Five Figures to Consider
School gunman Nikolas Cruz exhibited plenty of warning signals from aggressive behavior to shooting animals, from posting on social media about plans to be a professional school shooter to chronic disciplinary problems at school. He had been reported to the FBI at least twice and the local sheriff’s office about 20 times over the previous few years. In the five states with red flag laws, this likely would have been enough to trigger a hearing that could have led to the police removing Cruz’s guns. Unfortunately, Florida has no such laws, and in that state Cruz never met the criteria for an involuntary psychiatric hold.
Of mass shooters, 34% were prohibited from possessing firearms at the time of the shooting indicating that current safeguards in the system are insufficient. Red flag laws give an individual in crisis a timeout and way for families, concerned citizens and law enforcement to act before warning signs turn deadly. Also known as gun violence restraining orders and extreme risk protection orders, these laws allow household members and police to petition a court to temporarily remove a person’s access to guns. Neighbors, co-workers, schoolmates and others can intervene by reporting to police. After a hearing in which the person can respond to evidence, a judge can issue a final order that typically lasts up to a year and can be renewed.
California, Washington, Oregon, Indiana and Connecticut have enacted red flag laws. Bills are currently pending in another 18 states. Connecticut enacted the first red flag law in 1999 authorizing the seizure of guns from potentially dangerous people who were not otherwise legally prohibited from gun access. Unfortunately, this law did not prevent Adam Lanza, the Sandy Hook shooter. The guns he used belonged to his mother. He had shunned people, medication and behavioral therapies so was not known to mental health professionals or many others.
Between 2009 and 2016 848 people died in mass shootings in the U.S.; 25% of them children. Most mass shootings, defined as four or more fatalities in a single incident, are domestic violence related. Suicide, however, accounts for 60% of U.S. firearm deaths, about 21,000 annually. In both cases, 42% of shooters exhibit warning signals that they pose a danger to themselves or others. Broadly labeled anger behaviors (9% of the U.S. adult population with impulsive anger issues has access to guns at home), such as recent threats or acts of violence against others, acts of cruelty to animals, convictions for domestic violence, violations of protective orders, reckless gun use and abuse of drugs or alcohol, are imminent risk factors. While 15% – 22% of mass shooters may exhibit psychosis, the vast majority of people with mental illness are not violent toward others. In fact, they are more likely to be victims of violent crime. In contrast, mental illness, particularly depression, is a strong risk factor for suicide.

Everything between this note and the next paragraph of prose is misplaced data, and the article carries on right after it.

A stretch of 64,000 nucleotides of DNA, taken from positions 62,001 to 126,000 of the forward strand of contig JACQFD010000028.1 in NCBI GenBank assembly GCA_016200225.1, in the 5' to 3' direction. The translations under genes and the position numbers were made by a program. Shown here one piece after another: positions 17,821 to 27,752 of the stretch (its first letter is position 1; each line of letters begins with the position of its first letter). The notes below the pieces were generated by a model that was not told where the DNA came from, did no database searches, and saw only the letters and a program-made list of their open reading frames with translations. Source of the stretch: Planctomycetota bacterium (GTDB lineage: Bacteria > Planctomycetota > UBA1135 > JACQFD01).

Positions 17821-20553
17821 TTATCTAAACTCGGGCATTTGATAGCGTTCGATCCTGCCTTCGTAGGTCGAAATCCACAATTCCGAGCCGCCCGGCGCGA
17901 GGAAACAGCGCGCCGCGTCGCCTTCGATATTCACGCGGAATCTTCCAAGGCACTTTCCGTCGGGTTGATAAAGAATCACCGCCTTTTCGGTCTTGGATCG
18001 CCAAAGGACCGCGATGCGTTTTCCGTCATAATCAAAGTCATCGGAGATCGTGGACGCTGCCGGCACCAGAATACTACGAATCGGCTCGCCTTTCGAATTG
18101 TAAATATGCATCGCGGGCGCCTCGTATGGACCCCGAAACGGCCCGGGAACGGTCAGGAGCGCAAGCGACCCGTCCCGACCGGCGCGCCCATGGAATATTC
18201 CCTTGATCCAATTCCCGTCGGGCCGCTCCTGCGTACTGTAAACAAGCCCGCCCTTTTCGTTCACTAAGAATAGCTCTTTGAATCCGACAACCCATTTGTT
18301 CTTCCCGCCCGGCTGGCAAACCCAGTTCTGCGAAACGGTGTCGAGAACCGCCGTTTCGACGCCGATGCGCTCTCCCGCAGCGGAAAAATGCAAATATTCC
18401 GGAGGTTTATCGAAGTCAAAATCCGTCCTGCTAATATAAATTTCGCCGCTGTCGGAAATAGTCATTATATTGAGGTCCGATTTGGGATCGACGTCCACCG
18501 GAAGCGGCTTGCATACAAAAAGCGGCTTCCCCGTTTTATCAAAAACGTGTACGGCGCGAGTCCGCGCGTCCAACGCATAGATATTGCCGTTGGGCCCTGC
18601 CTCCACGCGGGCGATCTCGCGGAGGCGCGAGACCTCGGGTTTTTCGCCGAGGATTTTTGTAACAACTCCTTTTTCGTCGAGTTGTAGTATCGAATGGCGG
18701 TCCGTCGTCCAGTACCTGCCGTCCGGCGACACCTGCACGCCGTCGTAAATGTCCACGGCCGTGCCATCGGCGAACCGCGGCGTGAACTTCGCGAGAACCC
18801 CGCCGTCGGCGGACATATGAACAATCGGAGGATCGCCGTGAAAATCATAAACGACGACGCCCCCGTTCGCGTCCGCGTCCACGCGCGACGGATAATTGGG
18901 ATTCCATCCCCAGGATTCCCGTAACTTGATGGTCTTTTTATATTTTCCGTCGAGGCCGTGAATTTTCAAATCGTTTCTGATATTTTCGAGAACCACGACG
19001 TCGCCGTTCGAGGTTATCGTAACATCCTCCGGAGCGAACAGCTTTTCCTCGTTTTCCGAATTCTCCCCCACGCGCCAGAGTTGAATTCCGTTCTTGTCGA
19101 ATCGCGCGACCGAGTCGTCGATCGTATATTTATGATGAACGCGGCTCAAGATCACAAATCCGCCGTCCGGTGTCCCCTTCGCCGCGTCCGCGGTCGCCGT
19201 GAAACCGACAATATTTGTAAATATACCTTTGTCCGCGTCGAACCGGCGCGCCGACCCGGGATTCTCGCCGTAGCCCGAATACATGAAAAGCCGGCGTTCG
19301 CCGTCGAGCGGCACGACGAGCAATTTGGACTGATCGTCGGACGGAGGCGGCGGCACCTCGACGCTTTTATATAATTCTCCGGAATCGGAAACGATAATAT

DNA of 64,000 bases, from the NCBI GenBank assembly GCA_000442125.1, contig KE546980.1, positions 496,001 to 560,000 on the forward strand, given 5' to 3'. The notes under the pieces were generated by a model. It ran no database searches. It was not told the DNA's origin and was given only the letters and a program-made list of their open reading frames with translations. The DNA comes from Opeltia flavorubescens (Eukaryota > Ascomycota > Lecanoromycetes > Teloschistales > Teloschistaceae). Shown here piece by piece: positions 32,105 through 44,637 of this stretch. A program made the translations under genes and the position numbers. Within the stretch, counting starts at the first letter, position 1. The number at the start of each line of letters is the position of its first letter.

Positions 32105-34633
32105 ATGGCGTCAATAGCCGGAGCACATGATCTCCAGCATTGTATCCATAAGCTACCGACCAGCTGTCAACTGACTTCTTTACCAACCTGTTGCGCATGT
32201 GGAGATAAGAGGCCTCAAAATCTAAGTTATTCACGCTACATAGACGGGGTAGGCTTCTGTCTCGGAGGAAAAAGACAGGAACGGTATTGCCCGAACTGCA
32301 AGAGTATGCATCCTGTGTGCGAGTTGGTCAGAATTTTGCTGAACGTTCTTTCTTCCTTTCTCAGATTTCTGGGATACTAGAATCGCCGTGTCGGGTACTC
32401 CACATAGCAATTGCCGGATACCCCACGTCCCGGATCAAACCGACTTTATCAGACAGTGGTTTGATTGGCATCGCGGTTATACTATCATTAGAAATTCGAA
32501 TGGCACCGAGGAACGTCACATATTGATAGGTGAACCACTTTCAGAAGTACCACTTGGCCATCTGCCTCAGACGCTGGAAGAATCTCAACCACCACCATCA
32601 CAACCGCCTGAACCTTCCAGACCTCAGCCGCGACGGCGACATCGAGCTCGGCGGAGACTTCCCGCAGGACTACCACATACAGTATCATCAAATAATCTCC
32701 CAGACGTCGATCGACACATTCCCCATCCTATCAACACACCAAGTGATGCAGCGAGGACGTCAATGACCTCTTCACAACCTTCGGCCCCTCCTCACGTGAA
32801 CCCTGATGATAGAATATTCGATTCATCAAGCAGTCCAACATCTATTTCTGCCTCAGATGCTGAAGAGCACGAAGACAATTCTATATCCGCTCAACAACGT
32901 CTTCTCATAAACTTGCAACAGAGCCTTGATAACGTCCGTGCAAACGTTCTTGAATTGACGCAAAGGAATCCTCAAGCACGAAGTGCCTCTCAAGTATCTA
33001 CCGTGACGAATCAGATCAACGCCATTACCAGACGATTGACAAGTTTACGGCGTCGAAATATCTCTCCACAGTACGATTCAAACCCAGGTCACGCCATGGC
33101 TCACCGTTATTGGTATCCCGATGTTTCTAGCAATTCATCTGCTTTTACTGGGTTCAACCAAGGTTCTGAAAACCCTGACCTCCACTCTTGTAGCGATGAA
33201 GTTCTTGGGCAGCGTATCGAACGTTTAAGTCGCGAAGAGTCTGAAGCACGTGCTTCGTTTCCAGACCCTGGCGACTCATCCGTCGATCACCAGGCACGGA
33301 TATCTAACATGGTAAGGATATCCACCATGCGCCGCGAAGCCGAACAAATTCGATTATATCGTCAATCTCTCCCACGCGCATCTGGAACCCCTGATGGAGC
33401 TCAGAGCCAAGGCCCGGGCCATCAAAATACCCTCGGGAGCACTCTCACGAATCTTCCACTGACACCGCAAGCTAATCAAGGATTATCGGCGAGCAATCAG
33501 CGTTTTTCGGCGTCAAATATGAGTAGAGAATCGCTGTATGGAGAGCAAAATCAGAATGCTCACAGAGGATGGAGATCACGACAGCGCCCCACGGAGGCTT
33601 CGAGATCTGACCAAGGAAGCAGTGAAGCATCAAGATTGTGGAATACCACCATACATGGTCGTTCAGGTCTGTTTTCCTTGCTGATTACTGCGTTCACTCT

Duke University researchers studied the effectiveness of Connecticut’s red flag laws. They found that from 2009 to 2013 police served 762 red flag “risk warrants.” Forty-nine percent of the gun removal cases were initially reported to the police by an acquaintance; 41% by family members, 8% by employers or clinicians and the rest by concerned citizens. Guns were found in 99% of the cases in which warrants were served, and officers seized an average of seven firearms from each person. Additionally, an estimated one gun suicide was prevented for every 10 to 20 seizures. Most gun removal subjects were not currently known to the criminal justice system; about 88% had no other arrests. In 55% of cases police were sufficiently concerned about the mental health or intoxicated condition of the subject that they transported the individual to a hospital for evaluation. In the year following the gun seizure, 29% of people received mental health or substance abuse treatment in the state system, demonstrating that the gun removal intervention sometimes functioned as a gateway to needed treatment.
FIVE FIGURE THINKING
Many people at risk for committing violence do not have a record that would prohibit them from owning a gun. With no leadership from the federal government, states should follow Connecticut’s lead and pass legislation to allow for the temporary removal of guns from extreme at-risk individuals regardless of whether they qualify for involuntary psychiatric confinement.